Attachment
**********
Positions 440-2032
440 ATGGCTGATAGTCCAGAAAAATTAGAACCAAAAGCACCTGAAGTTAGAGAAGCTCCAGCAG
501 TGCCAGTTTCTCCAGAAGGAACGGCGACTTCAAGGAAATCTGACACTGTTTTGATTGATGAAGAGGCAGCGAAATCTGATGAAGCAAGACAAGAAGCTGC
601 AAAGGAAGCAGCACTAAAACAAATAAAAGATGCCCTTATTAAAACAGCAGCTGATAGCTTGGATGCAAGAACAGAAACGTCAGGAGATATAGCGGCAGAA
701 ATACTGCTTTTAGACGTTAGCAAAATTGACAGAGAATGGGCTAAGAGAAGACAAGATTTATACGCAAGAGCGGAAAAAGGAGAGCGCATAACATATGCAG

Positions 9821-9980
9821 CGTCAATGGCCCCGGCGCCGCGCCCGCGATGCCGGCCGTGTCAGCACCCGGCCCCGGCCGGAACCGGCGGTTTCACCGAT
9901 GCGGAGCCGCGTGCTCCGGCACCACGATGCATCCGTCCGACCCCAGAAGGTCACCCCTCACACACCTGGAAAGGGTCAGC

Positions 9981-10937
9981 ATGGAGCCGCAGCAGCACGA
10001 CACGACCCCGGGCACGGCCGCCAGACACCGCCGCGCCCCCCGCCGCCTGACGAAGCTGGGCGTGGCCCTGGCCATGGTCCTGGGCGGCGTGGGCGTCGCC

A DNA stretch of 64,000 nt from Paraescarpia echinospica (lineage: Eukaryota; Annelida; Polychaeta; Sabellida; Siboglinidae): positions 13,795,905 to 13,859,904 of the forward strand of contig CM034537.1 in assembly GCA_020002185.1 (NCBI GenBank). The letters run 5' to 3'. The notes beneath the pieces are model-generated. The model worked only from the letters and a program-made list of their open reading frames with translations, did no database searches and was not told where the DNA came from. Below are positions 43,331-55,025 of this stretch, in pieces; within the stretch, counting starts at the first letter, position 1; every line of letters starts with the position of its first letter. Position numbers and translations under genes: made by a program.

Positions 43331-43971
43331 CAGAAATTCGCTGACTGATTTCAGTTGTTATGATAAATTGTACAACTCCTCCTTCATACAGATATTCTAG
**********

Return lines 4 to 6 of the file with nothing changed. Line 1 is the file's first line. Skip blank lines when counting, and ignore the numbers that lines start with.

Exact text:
601 AAAGGAAGCAGCACTAAAACAAATAAAAGATGCCCTTATTAAAACAGCAGCTGATAGCTTGGATGCAAGAACAGAAACGTCAGGAGATATAGCGGCAGAA
701 ATACTGCTTTTAGACGTTAGCAAAATTGACAGAGAATGGGCTAAGAGAAGACAAGATTTATACGCAAGAGCGGAAAAAGGAGAGCGCATAACATATGCAG

Positions 9821-9980